In haste I opted for a portable greenhouse. Actually, a good design in its conception, but a flop in it's practical application. Perhaps if the manufacturer had allowed enough of the polyweave material on either side of the zipper door, then the door could have actually zipped. Bad enough I've got rotator cuff problems, I didn't need to be yanking it out of the socket trying to zip this thing closed. As it was, after only half a dozen attempts, I could see the zipper material pulling on and away from the polyweave. At that rate, I figured three or four times in and out of the thing, zipping it open and exhausting myself from zipping it closed... and the zipper would ultimately be "no more".

So, it's winging it's way back to the warehouse of the supplier. And - as I said - after vocally duking it out with the reps and only granted a "stay" of having to execute money from my wallet to pay to return the thing, because I made a rather lengthy, public post on a rather large online gardening community which rankled the feathers of my fellow/sister gardener, sending ripples back to the company...only then did they cave and give me my due. The product was flawed in my opinion, and the opinion of the sales reps, too, I might add. Not to mention even the manufacturer agreed it needed correcting and was in the process of revising and redesigning it for sale in Fall, 2006. (Which wouldn't have done me a heckuva lot of good now.

Now, between that brouhaha and a day planner that is strictly devoted to doctors appointments and tests for this month and into next, my available-time-dance card is pretty punched with everything but gardening penciled in. I will, however, endeavor to try my best at starting some seeds, replanting perennials I had to move last fall and no doubt having to plunk down more cash than I intended (or can ill afford) on purchasing annuals. Yuk. The thought of buying a flat of 48 plants for $8 or $9 kills me when I could have started that flat and probably another with just one or two packets of seed that would have set me back all of $3 or $4! But....a gardener's gotta do..what a gardener's gotta do. Suck it up...make the most of what's out there already...pray for volunteers by the bushelful and forget about buying those new, fancy earbuds for my iPod.
Oh well, it's not like I listen to music while I'm gardening anyway. At the risk of waxing too philosophical....(which never stopped me before)...I much prefer the music of nature to keep me "humming" along in the garden.


A "prompt" refund to my charge account was promised - back in early April. Late April statement refund. Okay. Gave them another month's "grace" period, which I thought was treating them way more fairly and broadminded than they originally treated me. May statment arrived. Whoopsey Daisy! No refund! Why oh why...but I decided to wait till June! Gee. whiz. Guess what? Nada refundo on el credito. Call YARDIAC and get a sales rep who says (naturally) "Not my department, can't authorize that kind of credit". "Transfer me to the president, Mr. Ambrose. Believe me, he already knows all about the situation" I assured her. After fumphing and apologizing profusely and saying (no kidding): "Boy, oh boy, when we screw up...we screw up!" Again, I asked myself: No kidding! "It'll definitely be on the July statement. I'll even fax your credit card company w/the info so you're bank will have the refund on file. I can give you a transaction number right now." Fine and Dandy. (To quote George Carlin). But the whole scenario was neither fine nor dandy. It was a pain.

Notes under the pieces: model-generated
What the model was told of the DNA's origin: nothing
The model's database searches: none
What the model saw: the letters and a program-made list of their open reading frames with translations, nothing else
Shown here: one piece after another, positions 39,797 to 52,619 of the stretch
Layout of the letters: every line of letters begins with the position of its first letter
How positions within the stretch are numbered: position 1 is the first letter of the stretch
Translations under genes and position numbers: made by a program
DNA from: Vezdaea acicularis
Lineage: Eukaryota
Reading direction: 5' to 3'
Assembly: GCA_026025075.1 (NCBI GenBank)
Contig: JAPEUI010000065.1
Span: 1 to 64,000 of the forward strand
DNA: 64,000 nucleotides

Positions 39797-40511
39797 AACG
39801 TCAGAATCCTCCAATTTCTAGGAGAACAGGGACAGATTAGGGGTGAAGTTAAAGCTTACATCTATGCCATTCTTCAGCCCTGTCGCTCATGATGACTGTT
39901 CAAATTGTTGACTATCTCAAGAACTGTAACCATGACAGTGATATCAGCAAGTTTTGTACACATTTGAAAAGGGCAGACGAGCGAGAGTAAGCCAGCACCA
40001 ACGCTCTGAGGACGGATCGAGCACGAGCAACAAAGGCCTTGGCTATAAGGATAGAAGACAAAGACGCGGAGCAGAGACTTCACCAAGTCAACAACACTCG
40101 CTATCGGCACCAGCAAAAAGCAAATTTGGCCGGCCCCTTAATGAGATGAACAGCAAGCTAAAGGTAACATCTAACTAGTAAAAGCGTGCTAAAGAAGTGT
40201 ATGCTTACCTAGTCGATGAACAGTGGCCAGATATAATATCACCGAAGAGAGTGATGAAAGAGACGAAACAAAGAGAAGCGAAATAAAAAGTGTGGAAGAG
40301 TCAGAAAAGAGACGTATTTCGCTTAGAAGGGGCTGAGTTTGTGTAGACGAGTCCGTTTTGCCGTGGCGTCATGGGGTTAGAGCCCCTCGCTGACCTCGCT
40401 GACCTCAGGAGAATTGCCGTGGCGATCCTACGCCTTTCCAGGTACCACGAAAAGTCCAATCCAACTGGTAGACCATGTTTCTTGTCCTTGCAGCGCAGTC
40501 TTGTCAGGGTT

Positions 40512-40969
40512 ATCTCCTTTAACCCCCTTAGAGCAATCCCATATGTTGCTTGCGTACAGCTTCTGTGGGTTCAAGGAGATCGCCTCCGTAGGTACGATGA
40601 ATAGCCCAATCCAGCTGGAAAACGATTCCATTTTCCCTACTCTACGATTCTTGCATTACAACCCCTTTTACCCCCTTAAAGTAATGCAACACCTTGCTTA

July statement arriveed and with much trepadation, I opened the envelope and lo and behold (*Cue the choirs of angels in the background*)...there it was. Full refund. Plus...$10 extra for "all the trouble they caused". Yeah, I know. Ten dollars is ten dollars. But, somehow I think my "trouble" had a little higher value than that. Frankly, though, they could have kept their $10.

February 18, 2006

February 17, 2006


Had the roof redone. Work began around 8:00 yesterday and the guys finished up about 5:00. Considering it's a relatively small roof, I thought they might finish earlier. But it got done.

I just wish they'd been the slightest bit more careful of where they threw their gigantic leftover bundles of shingles when they were done. You'd think the driveway would be a likely place to toss the stuff. Wider, clear of any obstructions on either side. But, no. These guys had to chuck shingles, plastic, paper....whatever...all onto my little 3 or 4 foot walkway. My walkway which is surrouned on both sides by my planting beds! Can you say: Crushed plants?

I was hoping the snow wouldn't melt before we had the next phase of this done (the trim work and redoing the soffits and gutters). That work will bring galomping workboots even closer to the house and more ground work. Meaning: more direct traipsing in my flowerbeds adjacent to the house.

While I already moved most perennials out of harms way last fall, there's still some that just couldn't be moved. My hopes were the ground would be frozen enough to protect them and even better would be a nice protective cover of snow.

Sure, we had 18" of snow last week...but it's a memory now.Sigh! Oh well, nothing to do but hope for the best and look at it the way I've been adivsed to view it by some other gardeners: It'll give me an opportunity to redesign those areas I should have before, but never had the wherewithall to dig everything out. Sometimes. Some decisions are made for you. And....they're not always all bad.
Good thing I didn't take the time to sit and worry about it last week. My thoughts might have been a little chillier than usual.

January 25, 2006


A novel, yet not uncommon, means to support and grow indeterminate tomatoes is BASKETWEAVING . Used primarily on larger-scale farms and operations, it can still be utilized for the backyard gardener. That picture was from my last year's vegetable garden. It was toward mid to late summer when the plants were just beginning to put on fruit. I usually grow about six different varieties of heirloom tomatoes in a 4' X 10' bed. Growing them this way is sort of like espaliering fruit trees. There's minimal pruning. But you do have to be dilligent about 'weaving' the stems through the cat's cradle of cotton twine. I find the twine best to use as it doesn't cut the stems while they rest on it and yet it holds them from slipping. Be prepared, also, to add new rungs of twine every week or so, depending on the speed of your plant's growth.